lil brown bat wrote:
    Wow, aren't other people stupid? It's a good thing that we're so smart. Yay us.

  23. #23
    Senior Member
    Join Date
    Aug 2010
    Location
    Lynchburg, VA
    My Bikes
    2008 Gary Fisher Marlin Disc with slicks until I get a road bike
    Posts
    98
    Mentioned
    0 Post(s)
    Tagged
    0 Thread(s)
    Quote Originally Posted by bikegeek57 View Post
    as for alternate routes? city? there are always other ways to get around. I go a mile or more out of my way just to avoid bad traffic zones. more miles means less me weight wise that is. works better all the way around.
    Quote Originally Posted by cyccommute View Post
    There are only 2 roads in your city Maybe you need to point out to the powers-that-be this oversight
    I don't know where the OP lives, but this is quite possible as it is the case in my city. I am separated from my work by an Expressway and railroad tracks. There are only 2 roads that cross these.

  24. #24
    Senior Member Commodus's Avatar
    Join Date
    Aug 2009
    Location
    Burnaby, BC
    Posts
    4,144
    Mentioned
    0 Post(s)
    Tagged
    0 Thread(s)
    Tough tires, lights, take the lane and ride like you own the road. Cuz you do.

    There are some tough days. It gets better.

  25. #25
    Goathead Magnet aley's Avatar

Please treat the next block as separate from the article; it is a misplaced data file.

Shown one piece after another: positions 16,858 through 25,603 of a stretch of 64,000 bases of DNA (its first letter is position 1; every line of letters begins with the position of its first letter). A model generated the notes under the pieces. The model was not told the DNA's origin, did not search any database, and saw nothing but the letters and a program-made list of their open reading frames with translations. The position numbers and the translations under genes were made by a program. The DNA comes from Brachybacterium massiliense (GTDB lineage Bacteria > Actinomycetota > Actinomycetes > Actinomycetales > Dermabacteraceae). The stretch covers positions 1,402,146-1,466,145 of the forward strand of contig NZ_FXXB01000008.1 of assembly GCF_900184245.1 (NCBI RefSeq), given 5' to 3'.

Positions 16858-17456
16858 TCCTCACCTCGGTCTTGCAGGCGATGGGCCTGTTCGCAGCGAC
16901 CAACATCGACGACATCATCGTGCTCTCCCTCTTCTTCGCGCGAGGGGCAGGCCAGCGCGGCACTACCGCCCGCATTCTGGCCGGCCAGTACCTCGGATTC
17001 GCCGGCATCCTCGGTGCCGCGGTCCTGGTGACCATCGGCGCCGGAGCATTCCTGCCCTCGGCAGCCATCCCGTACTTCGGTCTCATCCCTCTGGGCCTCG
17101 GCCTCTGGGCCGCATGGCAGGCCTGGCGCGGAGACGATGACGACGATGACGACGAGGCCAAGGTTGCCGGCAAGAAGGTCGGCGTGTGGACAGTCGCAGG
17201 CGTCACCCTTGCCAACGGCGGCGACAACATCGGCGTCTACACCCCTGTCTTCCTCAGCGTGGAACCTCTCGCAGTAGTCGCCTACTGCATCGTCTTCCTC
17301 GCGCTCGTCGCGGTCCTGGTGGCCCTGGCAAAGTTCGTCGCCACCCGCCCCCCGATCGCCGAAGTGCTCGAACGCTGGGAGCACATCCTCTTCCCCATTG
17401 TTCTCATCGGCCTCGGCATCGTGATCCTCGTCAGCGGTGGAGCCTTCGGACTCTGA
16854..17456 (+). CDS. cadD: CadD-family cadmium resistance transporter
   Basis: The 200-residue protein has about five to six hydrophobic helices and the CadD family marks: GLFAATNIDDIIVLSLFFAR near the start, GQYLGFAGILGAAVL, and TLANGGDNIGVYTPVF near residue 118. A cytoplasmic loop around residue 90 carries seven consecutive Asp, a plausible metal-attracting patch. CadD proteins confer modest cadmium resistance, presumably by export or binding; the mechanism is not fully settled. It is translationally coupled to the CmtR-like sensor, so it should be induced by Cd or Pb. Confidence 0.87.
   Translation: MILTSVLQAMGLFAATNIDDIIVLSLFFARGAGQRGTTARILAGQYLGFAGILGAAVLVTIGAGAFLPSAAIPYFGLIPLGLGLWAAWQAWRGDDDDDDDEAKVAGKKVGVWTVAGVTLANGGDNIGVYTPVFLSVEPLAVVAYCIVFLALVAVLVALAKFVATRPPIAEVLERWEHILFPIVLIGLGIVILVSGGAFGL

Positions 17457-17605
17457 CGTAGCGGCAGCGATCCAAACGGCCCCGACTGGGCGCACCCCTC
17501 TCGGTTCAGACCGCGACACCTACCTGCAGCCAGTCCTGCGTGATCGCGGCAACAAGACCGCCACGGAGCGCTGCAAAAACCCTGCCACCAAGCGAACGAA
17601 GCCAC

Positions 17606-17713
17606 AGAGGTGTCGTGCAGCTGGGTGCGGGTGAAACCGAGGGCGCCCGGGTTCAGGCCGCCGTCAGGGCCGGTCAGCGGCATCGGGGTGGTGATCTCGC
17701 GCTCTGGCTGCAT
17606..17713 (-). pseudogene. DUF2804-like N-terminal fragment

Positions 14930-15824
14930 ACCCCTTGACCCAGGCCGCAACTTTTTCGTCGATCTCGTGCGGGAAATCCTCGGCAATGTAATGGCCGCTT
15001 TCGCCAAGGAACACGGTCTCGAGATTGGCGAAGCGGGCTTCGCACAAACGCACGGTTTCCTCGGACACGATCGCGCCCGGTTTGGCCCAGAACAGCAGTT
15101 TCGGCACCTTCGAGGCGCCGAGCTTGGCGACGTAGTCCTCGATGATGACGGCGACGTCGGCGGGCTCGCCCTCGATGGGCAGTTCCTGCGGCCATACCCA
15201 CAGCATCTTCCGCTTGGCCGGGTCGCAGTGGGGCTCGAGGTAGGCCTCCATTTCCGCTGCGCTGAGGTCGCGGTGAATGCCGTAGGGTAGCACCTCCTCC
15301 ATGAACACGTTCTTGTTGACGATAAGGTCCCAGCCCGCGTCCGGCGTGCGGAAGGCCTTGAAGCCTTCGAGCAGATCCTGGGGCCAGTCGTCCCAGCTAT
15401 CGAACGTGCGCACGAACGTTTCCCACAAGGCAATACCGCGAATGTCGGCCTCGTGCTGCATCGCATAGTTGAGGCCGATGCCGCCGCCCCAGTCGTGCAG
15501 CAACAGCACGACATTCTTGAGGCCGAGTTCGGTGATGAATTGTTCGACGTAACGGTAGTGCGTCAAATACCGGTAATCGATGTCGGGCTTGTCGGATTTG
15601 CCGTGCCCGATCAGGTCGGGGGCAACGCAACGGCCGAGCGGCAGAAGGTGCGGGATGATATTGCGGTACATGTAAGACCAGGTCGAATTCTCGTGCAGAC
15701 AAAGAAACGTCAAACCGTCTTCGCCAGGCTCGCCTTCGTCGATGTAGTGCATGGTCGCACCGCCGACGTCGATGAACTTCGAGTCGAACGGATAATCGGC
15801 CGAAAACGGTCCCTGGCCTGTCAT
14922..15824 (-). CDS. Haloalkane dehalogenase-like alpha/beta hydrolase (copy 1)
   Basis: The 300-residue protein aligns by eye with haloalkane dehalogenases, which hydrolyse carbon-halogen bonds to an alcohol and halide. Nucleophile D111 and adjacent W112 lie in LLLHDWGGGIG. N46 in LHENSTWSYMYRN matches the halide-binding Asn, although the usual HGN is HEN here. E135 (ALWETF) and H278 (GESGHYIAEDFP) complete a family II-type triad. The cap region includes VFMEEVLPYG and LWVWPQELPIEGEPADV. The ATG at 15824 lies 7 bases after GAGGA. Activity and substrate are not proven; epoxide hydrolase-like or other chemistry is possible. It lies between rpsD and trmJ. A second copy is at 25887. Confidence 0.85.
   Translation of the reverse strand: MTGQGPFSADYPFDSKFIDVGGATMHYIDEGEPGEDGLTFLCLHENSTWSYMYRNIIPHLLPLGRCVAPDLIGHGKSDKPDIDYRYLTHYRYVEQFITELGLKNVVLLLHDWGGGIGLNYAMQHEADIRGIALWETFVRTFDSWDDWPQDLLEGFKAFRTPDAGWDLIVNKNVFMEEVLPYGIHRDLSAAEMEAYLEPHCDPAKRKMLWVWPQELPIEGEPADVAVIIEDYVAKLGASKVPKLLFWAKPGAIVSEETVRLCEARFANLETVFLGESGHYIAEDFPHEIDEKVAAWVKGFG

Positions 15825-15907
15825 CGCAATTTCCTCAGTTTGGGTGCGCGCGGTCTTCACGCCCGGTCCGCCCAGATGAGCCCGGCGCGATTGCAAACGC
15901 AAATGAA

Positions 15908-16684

Join Date
    Nov 2005
    Location
    Albuquerque, NM
    My Bikes
    Surly LHT, Cannondale Caffeine F3
    Posts
    670
    Mentioned
    0 Post(s)
    Tagged
    0 Thread(s)
    If you flatted because you hit a pothole, your tires were underflated. A properly inflated tire will bend the rim before it pinch flats. Trust me on this - I've run the experiment multiple times.

    Learn to change your own flats - it's an essential skill for commuting.

    With time and practice, driver behavior that at first seems completely unpredictable turns out to be easy to see coming. I was nearly right-hooked during my first week bike commuting - some idiot pulled into the left lane to go past me (I was taking the lane at a stoplight), then turned right at the light from the left lane. It hasn't happened since, partly because I've become more savvy about the finer points of lane positioning and partly because I've become more adept at recognizing what most of the idiots are going to do and planning accordingly.

    With practice, it all gets easy, and bike commuting gets to be fun.

Page 1 of 2 12 LastLast

Posting Permissions

  • You may not post new threads
  • You may not post replies
  • You may not post attachments
  • You may not edit your posts
  •